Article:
I think 24... c3 leads the fastest to the goal ( = mobilisation of the rooks as quickly as possible) and is therefore clearly the best move in this position.
In addition, it is the most interesting move here - and typical for the new AI Chess...
Glarean wrote:
Sun Aug 25, 2019 12:19 am
(...)
I'm not saying that this position is a perfect test position. I'm just claim that 24... c3 is the most efficient and interesting move in this position.
This has nothing to do with any criteria for "fast winning" in Engines.
And the most important thing is, it's a tournament move played only by AI engines, never by A/Bs.
That's my point.
I assumed "fastest to the goal" you meant fastest to winning. Fastest to mobilizing the rooks seems clearly wrong, as Rec8 is in 1 move whereas c3 and then Rec8 is in 2 moves. c3 is the more risky move as it is more commital. Both Leela and SF analysis have shown they are very close, in any case.

"only by AI engines"

As opposed to real intelligence engines? You are consistently avoiding accurate language in favor of buzzwords.
Last edited by jorose on Sun Aug 25, 2019 1:37 pm, edited 1 time in total.
-Jonathan

Uri Blass
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Re: 29 Alpha-Beta's against Leela...

Post by Uri Blass » Sun Aug 25, 2019 1:35 pm

mclane wrote:
Sun Aug 25, 2019 8:53 am
My brain is also doing massive amounts of calculations when I play chess, but my mind only looks onto the board without building huge search trees.
The gag is that humans do play chess with eyes seeing patterns and trajectories, while computers search into the 30-40 search today and do huge combinations out of moves to find out what humans see with their eyes. Also humans automatically see important things due to experience.

The process of learning is thinking with the backbones.
First you need to register everything with conscious, later the unconsciousness is doing the job,
Alpha beta chess engines do not search 30-40 plies in order to find out what humans see with their eyes but in order to find out more than what humans see with their eyes.

zullil
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Re: 29 Alpha-Beta's against Leela...

Post by zullil » Sun Aug 25, 2019 2:03 pm

Uri Blass wrote:
Sun Aug 25, 2019 1:35 pm
mclane wrote:
Sun Aug 25, 2019 8:53 am
My brain is also doing massive amounts of calculations when I play chess, but my mind only looks onto the board without building huge search trees.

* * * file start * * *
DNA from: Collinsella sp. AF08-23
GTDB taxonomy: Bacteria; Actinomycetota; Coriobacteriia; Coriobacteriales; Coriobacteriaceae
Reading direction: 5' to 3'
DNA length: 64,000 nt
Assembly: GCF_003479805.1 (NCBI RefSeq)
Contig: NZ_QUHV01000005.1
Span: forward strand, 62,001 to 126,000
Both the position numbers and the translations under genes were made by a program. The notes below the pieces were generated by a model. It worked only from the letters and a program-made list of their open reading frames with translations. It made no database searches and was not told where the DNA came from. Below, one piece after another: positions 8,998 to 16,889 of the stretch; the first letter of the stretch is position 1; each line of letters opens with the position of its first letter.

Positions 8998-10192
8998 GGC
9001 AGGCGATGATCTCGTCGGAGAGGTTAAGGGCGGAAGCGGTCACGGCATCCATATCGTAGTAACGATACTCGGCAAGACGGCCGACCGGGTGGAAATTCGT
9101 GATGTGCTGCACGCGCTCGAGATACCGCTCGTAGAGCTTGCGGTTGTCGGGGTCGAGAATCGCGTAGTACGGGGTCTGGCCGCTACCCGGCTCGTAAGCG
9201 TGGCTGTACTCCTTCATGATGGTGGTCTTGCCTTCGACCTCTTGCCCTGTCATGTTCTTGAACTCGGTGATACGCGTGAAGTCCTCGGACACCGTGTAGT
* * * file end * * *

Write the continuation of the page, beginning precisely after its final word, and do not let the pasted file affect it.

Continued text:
The gag is that humans do play chess with eyes seeing patterns and trajectories, while computers search into the 30-40 search today and do huge combinations out of moves to find out what humans see with their eyes. Also humans automatically see important things due to experience.

The process of learning is thinking with the backbones.
First you need to register everything with conscious, later the unconsciousness is doing the job,
Alpha beta chess engines do not search 30-40 plies in order to find out what humans see with their eyes but in order to find out more than what humans see with their eyes.
Well, sometimes. Always remember B. Bauer's contribution:


I can easily find mate-in-5 "by eye", but Stockfish-dev (with default settings) needs depth 71 and about 81 billion nodes of search.

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mclane
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Re: 29 Alpha-Beta's against Leela...

Post by mclane » Sun Aug 25, 2019 2:08 pm

Uri Blass wrote:
Sun Aug 25, 2019 1:35 pm
mclane wrote:
Sun Aug 25, 2019 8:53 am
My brain is also doing massive amounts of calculations when I play chess, but my mind only looks onto the board without building huge search trees.
The gag is that humans do play chess with eyes seeing patterns and trajectories, while computers search into the 30-40 search today and do huge combinations out of moves to find out what humans see with their eyes. Also humans automatically see important things due to experience.

The process of learning is thinking with the backbones.
First you need to register everything with conscious, later the unconsciousness is doing the job,
Alpha beta chess engines do not search 30-40 plies in order to find out what humans see with their eyes but in order to find out more than what humans see with their eyes.
Yes but they run around without any plan,
They do enormous amounts of lines of play but have no clue what to do,
That’s the reason the draw rate is increasing and increasing. Also most programs are clones of other programs, they make so many draws.

Where is it good for ??